Giant Cell Arteritis (Temporal Arteritis)
Giant cell arteritis (GCA) also known as temporal arteritis is an autoimmune disease. Autoimmune diseases are conditions in which immune cells, that normally help fight infections, are misdirected to attack your own tissues. In the case of GCA, these immune cells are involved in an inflammatory reaction in large arteries of the body, mainly branches of the aorta and often, the aorta itself. The inflammation damages the affected blood vessels. It has been estimated that 228,000 Americans have GCA. At present the exact cause of this condition is unknown.
GCA is a form of vasculitis. Vasculitis is defined as a condition in which blood vessels, particularly arteries, become inflamed. In GCA, the aorta and its branches are usually affected. The inflammation in GCA can cause swelling of the blood vessel wall and narrowing of the blood vessel lumen causing decreased blood supply to the neighboring tissues. The blood vessel may also become thrombosed causing severe ischemia or necrosis of tissues ordinarily supplied by the blood vessel.
How common is GCA?
GCA is the most common form of vasculitis in patients over the age of 50 years. Data from population-based studies estimate that 1 in 5,000 people over the age of 50 years are affected by GCA each year. The prevalence of GCA is estimated at 278 per 100,000 people over the age of 50 years.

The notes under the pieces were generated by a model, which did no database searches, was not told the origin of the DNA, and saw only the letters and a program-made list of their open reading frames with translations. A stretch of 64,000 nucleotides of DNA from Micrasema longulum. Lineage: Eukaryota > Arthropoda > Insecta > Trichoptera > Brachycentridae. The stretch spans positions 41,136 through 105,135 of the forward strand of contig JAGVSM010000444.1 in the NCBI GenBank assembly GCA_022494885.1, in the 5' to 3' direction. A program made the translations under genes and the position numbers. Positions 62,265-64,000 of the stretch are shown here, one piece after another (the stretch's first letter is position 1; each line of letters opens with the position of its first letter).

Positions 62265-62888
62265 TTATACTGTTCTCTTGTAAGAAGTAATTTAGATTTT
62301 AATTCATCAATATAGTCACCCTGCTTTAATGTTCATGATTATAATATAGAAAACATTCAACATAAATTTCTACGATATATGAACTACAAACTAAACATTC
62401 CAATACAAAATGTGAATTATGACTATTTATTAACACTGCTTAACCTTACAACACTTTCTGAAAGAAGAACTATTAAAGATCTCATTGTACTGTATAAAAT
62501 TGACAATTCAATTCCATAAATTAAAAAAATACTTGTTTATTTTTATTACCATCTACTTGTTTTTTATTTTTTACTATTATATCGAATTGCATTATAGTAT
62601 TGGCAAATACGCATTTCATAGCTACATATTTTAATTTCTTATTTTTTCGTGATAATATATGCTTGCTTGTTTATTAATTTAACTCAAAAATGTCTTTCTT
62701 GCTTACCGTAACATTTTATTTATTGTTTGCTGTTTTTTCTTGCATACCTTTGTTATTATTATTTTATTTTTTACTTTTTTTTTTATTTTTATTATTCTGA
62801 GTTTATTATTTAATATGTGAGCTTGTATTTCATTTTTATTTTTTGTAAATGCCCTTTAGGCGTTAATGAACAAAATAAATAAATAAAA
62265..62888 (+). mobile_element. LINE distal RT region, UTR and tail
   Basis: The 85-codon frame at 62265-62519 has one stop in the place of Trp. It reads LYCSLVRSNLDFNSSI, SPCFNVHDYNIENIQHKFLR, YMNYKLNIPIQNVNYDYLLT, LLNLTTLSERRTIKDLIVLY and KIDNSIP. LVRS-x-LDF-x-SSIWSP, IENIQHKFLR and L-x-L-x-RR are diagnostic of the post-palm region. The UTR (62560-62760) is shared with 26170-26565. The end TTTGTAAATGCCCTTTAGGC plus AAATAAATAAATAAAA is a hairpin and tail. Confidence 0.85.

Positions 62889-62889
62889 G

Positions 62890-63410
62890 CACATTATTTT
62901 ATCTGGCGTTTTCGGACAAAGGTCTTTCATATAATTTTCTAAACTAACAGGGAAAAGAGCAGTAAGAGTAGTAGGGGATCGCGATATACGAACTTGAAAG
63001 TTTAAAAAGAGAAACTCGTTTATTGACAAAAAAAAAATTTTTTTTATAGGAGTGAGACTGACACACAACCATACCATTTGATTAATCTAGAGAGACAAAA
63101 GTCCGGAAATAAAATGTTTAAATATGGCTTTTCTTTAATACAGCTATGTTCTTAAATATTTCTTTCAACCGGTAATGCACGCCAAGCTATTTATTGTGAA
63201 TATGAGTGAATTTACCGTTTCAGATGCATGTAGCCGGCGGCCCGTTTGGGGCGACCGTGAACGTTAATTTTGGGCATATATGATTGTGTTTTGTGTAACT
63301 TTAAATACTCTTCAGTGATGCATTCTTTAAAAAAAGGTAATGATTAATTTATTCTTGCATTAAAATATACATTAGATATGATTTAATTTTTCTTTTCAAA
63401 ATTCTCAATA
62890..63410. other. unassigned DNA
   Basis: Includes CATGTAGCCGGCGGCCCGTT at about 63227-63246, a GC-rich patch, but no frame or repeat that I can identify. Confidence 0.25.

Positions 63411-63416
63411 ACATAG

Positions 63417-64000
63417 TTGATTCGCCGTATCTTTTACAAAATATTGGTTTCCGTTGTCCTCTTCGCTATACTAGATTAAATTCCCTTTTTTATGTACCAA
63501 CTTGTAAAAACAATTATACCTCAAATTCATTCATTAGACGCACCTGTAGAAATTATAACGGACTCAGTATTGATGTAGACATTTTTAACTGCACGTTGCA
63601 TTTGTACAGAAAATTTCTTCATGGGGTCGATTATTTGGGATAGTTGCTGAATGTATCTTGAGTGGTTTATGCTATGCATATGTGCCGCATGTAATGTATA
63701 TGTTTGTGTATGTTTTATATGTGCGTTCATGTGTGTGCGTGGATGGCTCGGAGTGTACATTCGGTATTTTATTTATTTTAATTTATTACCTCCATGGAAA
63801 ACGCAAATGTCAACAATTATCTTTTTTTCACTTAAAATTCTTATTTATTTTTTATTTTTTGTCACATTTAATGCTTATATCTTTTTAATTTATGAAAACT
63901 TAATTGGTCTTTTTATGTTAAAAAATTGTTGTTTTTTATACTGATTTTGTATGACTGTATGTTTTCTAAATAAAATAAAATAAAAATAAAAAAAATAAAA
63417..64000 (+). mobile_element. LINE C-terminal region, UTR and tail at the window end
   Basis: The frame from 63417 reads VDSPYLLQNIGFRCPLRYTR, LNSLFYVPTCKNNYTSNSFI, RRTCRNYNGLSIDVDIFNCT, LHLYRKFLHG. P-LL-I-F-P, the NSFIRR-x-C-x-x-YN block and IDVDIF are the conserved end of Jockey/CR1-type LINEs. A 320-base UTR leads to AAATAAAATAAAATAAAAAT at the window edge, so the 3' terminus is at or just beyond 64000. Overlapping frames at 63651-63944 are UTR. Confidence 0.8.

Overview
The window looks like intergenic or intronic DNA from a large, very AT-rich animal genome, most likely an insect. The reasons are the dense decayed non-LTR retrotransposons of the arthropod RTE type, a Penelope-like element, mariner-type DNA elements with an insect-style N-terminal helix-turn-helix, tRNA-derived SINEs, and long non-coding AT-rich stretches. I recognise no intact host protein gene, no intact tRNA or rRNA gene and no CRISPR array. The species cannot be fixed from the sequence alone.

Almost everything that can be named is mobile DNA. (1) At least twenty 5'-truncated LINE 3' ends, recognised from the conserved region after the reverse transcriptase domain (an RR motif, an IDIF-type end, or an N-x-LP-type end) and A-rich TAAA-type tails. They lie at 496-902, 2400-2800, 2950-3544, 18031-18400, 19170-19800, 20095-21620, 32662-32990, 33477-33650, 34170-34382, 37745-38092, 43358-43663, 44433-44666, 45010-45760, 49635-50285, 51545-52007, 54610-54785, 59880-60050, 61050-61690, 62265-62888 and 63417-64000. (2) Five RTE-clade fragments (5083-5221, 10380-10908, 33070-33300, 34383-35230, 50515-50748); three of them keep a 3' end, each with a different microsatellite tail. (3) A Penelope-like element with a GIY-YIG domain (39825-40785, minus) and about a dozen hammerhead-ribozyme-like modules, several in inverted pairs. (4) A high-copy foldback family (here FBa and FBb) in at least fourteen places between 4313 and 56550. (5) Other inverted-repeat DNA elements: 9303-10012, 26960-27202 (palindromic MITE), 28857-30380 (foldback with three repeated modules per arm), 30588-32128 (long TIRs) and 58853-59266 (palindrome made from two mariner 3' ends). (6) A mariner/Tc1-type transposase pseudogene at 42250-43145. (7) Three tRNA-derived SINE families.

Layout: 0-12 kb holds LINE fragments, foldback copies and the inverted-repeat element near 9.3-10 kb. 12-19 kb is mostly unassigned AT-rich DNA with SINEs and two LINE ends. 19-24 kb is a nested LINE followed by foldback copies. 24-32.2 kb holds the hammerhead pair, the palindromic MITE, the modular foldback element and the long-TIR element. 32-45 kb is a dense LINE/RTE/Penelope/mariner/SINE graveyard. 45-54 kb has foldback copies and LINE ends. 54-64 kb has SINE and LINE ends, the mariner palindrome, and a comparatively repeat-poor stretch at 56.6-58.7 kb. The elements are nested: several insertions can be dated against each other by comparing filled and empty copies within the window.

Who gets GCA?
Age, gender and ethnicity are all risk factors for GCA. GCA affects people over the age of 50 years and the risk of GCA increases the older one gets. For reasons that are not clear, GCA is 2 to 3 times more common in women than in men. This condition is most commonly seen in people of Northern European descent and is rare in other ethnic groups like Asians and African Americans.
Is GCA different from Polymyalgia Rheumatica (PMR)?
Yes, GCA is different from polymyalgia rheumatica. Polymyalgia rheumatica is a condition in which people experience severe stiffness and pain in the neck, shoulders and hips. Symptoms are usually worse in the morning and improve later in the day. Blood tests show evidence of inflammation. There is a close association between polymyalgia rheumatica and GCA. While approximately half of all patients with GCA also have symptoms of polymyalgia rheumatica, only 16-21% of patients with polymyalgia rheumatica develop GCA.